Shopkeeper sentenced for selling illegal tobacco

Published
16.03.2020

A sniffer dog took minutes to root out illegal tobacco in a Chesham food and wine shop.

The dog was sent in as part of a joint operation by Trading Standards, police and licensing officers on Chesham Food and Wine, in White Hill, last May.

And on Wednesday (11 March) at Wycombe Magistrates Court Amarpreet Singh Malhotra admitted four counts of supplying illegally labelled cigarettes and hand-rolling tobacco.

He was fined £400, ordered to pay costs of £627 and a victim surcharge of £32. Magistrates also ordered the destruction of the seized tobacco and cigarettes.

The court was told the routine inspection by Buckinghamshire and Surrey Trading Standards, Thames Valley Police and Chiltern District Council officers was in response to police intelligence that illicit cigarettes and tobacco were being sold at the shop.

When Mr Molhotra denied having illicit tobacco in the shop, officers sent in the tobacco detection dog, who found Marlboro Gold cigarettes hidden in a stool behind the counter.

He then led the officers to pouches of Amber Leaf hand-rolling tobacco concealed in empty packing under the counter.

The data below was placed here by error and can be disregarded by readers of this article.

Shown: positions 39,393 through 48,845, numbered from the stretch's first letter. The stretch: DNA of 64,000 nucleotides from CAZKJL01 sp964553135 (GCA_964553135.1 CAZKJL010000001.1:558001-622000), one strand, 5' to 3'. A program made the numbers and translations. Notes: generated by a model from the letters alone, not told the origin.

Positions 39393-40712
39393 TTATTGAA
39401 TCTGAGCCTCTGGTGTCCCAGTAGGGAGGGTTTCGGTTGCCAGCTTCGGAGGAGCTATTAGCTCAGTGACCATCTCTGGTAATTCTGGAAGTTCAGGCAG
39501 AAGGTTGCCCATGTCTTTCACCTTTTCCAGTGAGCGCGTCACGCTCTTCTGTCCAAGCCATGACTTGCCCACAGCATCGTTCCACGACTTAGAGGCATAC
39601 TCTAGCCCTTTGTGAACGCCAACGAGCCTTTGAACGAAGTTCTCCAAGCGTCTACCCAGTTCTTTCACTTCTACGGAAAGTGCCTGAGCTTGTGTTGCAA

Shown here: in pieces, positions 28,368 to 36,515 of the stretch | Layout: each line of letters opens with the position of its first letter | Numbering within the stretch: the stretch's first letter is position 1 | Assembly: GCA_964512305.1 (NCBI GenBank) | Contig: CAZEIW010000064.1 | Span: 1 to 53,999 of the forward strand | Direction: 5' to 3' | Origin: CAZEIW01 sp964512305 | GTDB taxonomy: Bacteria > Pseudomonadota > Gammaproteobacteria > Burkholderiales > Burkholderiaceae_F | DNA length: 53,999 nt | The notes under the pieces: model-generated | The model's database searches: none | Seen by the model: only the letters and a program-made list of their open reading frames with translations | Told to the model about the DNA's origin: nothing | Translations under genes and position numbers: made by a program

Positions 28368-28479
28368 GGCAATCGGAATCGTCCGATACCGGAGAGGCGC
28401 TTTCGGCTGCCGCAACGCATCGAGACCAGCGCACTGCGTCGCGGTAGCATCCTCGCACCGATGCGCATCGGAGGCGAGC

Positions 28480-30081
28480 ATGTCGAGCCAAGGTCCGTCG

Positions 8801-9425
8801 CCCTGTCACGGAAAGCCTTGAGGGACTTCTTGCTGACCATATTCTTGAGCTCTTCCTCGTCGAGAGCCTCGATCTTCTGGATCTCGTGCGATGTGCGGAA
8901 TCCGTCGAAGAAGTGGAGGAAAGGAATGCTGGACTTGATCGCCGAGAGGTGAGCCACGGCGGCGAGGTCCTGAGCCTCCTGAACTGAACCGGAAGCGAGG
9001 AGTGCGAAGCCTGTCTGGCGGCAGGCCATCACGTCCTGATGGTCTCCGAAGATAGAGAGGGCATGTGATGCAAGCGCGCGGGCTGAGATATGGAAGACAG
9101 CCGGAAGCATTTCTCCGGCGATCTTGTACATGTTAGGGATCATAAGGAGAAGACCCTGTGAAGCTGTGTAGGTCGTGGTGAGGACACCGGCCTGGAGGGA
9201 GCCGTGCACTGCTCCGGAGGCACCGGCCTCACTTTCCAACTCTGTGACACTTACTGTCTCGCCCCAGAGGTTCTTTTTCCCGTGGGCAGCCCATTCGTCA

Neither cigarettes nor tobacco bore English warnings and were not in the standard UK plain green packaging. Officers seized seven 50g pouches of Amber Leaf tobacco and seven packs of 20 Marlboro Gold cigarettes, with a retail value of £287.

When Mr Malhotra was interviewed on 3 October 2019, with an interpreter present, he said a Polish friend at his gym sold him a carton of 10 packs of 20 Marlboro and 10 pouches of Amber Leaf.

He told officers he bought them for his own use and then decided he would smoke half and sell half, because other stores in Chesham sold cheap tobacco and he wanted to attract customers into his shop.

He admitted selling two packs of Marlboro for £5.50, having paid £4.50 for them, and three pouches of Amber Leaf at £11 each. He was remorseful and said he realised it had been a mistake to do this.

Defending, Shenel Johnson told magistrates Mr Malhotra had no previous convictions for offences of this type and the amount of tobacco discovered was very small: a case she said she would have expected to be dealt with by a caution.

Gareth Williams, Buckinghamshire County Council's Cabinet Member for Community Engagement and Public Health, said: "Let this case be a warning to anyone tempted to deal in illegal cigarettes and tobacco that our Trading Standards officers take their role of enforcement very seriously.

"All tobacco is harmful, but the supply of illegal cigarettes seriously undermines the drive to reduce smoking, it fuels organised criminality and it's often a gateway for young people to becoming addicted to a habit which prematurely kills over half its users."


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